WASHINGTON (DTN) -- New York Mercantile Exchange oil futures and Brent crude on the Intercontinental Exchange moved mixed in early trade Tuesday as U.S. dollar rebounded from a two-year low and equity futures were down under pressure from the rising coronavirus cases in the United States and elsewhere.
In early trading, NYMEX West Texas Intermediate September crude futures slipped 26 cents to near $41.30 per barrel (bbl) and the international benchmark Brent crude contract traded little changed near $43.50 bbl. NYMEX ULSD August futures slipped 0.49 cents to $1.2492 gallon and the front-month RBOB contract moved up slightly to $1.2747 gallon.
The weaker U.S. dollar is trading below the 94.0-cent level, its lowest since May 2018, continuing to boost investor appetite for risk assets such as crude oil. With the Federal Open Market Committee meeting later Tuesday where Federal Reserve Chairman Jerome Powell is expected to express continued support for the Fed's dovish monetary policy, the decline in the U.S. dollar is likely to continue, keeping oil prices buoyant.
Meanwhile, the U.S. Senate Majority Leader McConnell on Monday formally announced details of a newly proposed trillion-dollar fiscal stimulus package, which would provide most Americans with a $1,200 stimulus check and cut enhanced weekly unemployment benefits by two-thirds, from the current $600 to about $200 a week, according to the news reports.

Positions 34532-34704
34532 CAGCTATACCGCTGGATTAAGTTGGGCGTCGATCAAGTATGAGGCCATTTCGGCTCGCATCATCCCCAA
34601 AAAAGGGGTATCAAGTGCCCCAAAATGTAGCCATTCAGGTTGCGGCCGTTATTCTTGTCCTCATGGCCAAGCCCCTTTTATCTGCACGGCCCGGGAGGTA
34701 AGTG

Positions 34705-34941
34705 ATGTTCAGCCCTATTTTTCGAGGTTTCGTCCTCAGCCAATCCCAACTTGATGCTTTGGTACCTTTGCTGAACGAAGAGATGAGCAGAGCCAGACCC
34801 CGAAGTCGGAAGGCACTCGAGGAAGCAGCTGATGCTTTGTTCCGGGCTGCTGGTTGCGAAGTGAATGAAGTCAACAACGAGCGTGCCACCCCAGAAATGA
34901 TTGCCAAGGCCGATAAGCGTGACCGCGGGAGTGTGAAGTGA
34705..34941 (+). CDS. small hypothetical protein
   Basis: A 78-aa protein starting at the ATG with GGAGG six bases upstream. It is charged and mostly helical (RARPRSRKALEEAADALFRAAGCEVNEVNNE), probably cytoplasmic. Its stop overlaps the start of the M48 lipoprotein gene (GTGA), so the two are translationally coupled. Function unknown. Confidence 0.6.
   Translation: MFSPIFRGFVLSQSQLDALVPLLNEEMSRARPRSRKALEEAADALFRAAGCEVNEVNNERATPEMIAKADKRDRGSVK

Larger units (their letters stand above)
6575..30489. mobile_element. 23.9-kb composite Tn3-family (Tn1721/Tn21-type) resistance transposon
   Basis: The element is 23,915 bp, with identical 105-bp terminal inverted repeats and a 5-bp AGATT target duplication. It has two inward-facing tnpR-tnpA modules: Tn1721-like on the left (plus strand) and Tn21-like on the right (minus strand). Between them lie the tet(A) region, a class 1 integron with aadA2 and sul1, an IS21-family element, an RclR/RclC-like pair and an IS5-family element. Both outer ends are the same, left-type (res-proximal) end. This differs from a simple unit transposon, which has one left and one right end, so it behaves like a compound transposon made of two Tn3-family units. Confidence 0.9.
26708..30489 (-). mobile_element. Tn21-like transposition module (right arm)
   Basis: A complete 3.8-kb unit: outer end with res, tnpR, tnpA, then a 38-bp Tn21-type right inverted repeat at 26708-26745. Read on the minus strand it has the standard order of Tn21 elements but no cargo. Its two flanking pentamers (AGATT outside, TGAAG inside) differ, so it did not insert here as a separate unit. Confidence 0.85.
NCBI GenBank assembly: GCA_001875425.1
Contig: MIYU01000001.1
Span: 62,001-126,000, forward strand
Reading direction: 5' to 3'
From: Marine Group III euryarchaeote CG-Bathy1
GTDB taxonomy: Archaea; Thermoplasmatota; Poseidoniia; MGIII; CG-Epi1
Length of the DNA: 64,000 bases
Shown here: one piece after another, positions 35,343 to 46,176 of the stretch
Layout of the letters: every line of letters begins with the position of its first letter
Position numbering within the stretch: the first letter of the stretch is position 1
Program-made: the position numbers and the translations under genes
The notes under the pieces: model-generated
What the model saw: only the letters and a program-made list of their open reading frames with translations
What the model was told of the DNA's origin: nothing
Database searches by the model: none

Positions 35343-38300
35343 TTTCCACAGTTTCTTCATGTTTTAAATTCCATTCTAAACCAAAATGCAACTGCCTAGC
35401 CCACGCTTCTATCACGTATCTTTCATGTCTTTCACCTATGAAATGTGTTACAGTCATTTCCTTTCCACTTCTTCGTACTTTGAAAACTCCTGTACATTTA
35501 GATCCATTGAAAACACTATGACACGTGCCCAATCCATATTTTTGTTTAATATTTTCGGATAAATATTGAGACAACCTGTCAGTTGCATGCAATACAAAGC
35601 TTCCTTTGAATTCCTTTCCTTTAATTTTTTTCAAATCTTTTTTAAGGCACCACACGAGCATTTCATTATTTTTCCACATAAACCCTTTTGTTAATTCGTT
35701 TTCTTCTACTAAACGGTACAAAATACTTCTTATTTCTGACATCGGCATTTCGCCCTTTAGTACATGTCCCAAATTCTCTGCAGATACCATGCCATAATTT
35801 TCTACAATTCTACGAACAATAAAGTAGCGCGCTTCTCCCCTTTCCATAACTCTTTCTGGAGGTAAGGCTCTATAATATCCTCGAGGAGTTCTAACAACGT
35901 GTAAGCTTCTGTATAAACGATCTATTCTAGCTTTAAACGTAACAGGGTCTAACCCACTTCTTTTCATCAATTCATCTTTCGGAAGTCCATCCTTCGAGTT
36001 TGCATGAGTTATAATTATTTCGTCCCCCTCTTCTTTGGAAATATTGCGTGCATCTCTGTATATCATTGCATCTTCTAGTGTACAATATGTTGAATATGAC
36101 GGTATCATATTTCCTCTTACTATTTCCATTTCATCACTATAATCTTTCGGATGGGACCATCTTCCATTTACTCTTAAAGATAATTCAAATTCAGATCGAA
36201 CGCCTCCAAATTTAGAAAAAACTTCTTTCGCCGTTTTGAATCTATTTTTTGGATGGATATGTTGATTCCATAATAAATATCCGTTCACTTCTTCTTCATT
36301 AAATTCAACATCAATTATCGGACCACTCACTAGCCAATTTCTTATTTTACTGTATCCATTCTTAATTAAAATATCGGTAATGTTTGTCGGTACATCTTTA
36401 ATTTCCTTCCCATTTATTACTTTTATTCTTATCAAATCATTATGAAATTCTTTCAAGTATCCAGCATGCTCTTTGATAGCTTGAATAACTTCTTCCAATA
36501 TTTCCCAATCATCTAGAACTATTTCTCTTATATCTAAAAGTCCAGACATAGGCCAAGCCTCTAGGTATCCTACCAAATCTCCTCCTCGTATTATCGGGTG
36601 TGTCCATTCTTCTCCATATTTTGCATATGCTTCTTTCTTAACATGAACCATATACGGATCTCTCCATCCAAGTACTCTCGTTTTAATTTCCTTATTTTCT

The government spending, while adding pressure on U.S. dollar strength, is likely to boost consumer spending at a time when oil demand recovery outlooks appear to have stalled.
Goldman Sachs said this week the recovery in oil demand is slowing as COVID-19 infections continue to surge in the United States and elsewhere.
"Our Bottom-Up model further confirms the ongoing slowing of demand improvements, with a daily rate of demand gains of just 50 kb/d over the past three weeks, down 60% from the May-June pace of gains, bringing demand to c.10 mb/d below its pre-COVID path in mid-July," the investment bank said in a research report. "This slowdown is driven by a sharp stalling in the U.S. due to the resurgence of the virus, an only small increase in global jet demand and finally the headwinds to normalizing activity even in countries where the virus remains under control. After a 12.5 mb/d increase in demand levels from April to July, our top-down model leads us to forecast that the pace of monthly demand gains is set to slow to below 1 mb/d from August through December."
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